U.K. Companies Least Able to Pay Pensions Since 2009 RecessionBy
Some of Britain’s top companies are the least able to meet their pension obligations since the 2009 recession, according to PricewaterhouseCoopers LLP.
The biggest pressure on FTSE 350 companies’ pension deficits is rising liabilities caused by a drop in gilt yields, PwC said in a report Monday. Despite gains in the stock market, the relative support that companies provide to their defined-benefit schemes has weakened sharply, the accountancy firm said.
The report comes after the U.K. Pensions Regulator warned companies are paying money to shareholders at the expense of shoring up deficits in their retirement schemes. The political shocks of Brexit and this month’s inconclusive election result could hurt the economy and make it even harder for companies to meet their obligations, PwC said.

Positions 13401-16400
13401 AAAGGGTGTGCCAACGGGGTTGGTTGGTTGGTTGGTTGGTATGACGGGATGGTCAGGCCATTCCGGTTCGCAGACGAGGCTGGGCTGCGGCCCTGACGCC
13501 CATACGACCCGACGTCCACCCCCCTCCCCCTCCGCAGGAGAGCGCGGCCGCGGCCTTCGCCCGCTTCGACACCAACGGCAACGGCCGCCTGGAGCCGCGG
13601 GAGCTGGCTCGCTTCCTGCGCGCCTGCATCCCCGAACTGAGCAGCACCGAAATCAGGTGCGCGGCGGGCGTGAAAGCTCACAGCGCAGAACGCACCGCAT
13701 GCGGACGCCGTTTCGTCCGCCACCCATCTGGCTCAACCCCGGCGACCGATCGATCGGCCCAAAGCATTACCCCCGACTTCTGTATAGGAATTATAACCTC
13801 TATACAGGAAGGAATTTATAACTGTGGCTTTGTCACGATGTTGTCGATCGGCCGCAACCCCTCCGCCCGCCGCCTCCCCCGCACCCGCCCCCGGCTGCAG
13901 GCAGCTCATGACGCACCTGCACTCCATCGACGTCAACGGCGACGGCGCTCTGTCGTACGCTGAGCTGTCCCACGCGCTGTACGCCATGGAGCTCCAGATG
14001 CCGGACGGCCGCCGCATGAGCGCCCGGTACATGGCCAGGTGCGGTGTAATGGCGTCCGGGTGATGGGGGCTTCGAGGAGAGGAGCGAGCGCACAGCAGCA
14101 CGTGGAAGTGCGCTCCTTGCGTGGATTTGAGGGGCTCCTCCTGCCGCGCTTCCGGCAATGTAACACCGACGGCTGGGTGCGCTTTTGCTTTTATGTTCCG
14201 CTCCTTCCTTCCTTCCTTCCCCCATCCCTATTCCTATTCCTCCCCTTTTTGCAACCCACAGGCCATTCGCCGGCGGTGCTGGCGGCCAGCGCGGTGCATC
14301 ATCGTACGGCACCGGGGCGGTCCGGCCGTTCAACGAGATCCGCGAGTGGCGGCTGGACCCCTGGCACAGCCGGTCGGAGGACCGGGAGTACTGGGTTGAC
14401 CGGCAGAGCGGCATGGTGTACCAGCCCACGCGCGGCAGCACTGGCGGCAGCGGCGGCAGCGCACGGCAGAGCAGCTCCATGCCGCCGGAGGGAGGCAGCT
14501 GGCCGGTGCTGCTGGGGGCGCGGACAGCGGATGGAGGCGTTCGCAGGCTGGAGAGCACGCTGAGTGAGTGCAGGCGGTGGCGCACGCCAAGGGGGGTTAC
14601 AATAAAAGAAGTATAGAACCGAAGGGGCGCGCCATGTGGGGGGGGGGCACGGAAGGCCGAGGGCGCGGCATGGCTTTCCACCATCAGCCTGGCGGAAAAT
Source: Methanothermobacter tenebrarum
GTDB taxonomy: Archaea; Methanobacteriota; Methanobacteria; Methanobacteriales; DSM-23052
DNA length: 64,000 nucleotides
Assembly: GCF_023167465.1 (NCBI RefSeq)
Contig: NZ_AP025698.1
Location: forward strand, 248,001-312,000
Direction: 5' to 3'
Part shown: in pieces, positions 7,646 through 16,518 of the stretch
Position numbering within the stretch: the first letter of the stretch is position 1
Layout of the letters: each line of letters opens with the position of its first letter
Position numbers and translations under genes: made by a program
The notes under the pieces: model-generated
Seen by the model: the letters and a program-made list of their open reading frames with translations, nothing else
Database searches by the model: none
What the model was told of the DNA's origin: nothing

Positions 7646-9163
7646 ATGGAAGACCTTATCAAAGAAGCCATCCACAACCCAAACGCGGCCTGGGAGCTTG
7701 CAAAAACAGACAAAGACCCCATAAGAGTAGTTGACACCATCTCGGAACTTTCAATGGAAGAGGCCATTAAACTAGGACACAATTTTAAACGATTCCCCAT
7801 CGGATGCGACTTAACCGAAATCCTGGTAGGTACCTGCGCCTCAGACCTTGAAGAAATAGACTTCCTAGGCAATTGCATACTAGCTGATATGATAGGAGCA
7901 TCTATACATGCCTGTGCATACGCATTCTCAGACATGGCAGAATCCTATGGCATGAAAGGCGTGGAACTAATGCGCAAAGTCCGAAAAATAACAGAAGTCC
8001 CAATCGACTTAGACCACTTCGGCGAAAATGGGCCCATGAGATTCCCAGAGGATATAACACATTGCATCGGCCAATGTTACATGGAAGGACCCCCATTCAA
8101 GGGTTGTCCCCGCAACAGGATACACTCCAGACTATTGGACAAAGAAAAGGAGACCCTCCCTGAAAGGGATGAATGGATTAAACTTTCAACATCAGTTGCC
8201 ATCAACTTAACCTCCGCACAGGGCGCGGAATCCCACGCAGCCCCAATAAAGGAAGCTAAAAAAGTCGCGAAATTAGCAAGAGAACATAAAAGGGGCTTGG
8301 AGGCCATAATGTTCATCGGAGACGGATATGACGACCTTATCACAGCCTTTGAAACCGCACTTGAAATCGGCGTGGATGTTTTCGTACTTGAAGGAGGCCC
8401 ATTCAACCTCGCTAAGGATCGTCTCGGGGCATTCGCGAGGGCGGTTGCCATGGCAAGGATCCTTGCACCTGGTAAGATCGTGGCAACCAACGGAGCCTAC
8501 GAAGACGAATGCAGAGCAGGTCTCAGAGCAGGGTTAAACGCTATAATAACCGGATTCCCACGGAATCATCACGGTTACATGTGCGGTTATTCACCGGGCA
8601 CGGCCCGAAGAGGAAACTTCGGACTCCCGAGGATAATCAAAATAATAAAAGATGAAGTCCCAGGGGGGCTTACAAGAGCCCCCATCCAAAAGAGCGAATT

“Time is running out” for many pension funds, Jonathon Land, head of PwC’s pensions credit advisory practise, said in the report. “If a combination of political uncertainty following the election and Brexit leads to another economic jolt to company performance, this would be a double-whammy for pension-scheme support.”
The Pensions Regulator estimated that 5 percent of defined-benefit pensions could fail to meet their obligations, according to PwC.